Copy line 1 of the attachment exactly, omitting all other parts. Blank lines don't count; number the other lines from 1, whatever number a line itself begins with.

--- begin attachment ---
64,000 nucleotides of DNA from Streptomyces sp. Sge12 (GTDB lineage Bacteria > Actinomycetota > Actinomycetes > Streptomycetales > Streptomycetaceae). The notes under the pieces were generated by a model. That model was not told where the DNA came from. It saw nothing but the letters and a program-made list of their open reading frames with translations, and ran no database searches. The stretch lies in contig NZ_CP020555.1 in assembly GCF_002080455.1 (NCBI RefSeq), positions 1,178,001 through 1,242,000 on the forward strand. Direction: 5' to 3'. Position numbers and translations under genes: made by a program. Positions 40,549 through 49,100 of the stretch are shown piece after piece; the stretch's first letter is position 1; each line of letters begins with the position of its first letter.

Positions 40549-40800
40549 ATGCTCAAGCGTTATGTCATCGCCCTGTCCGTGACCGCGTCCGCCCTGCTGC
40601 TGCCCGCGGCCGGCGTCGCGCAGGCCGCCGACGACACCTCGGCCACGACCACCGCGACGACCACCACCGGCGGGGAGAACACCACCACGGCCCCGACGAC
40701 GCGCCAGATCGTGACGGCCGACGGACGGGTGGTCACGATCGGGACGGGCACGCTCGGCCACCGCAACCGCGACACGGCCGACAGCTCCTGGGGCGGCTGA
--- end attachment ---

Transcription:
64,000 nucleotides of DNA from Streptomyces sp. Sge12 (GTDB lineage Bacteria > Actinomycetota > Actinomycetes > Streptomycetales > Streptomycetaceae). The notes under the pieces were generated by a model. That model was not told where the DNA came from. It saw nothing but the letters and a program-made list of their open reading frames with translations, and ran no database searches. The stretch lies in contig NZ_CP020555.1 in assembly GCF_002080455.1 (NCBI RefSeq), positions 1,178,001 through 1,242,000 on the forward strand. Direction: 5' to 3'. Position numbers and translations under genes: made by a program. Positions 40,549 through 49,100 of the stretch are shown piece after piece; the stretch's first letter is position 1; each line of letters begins with the position of its first letter.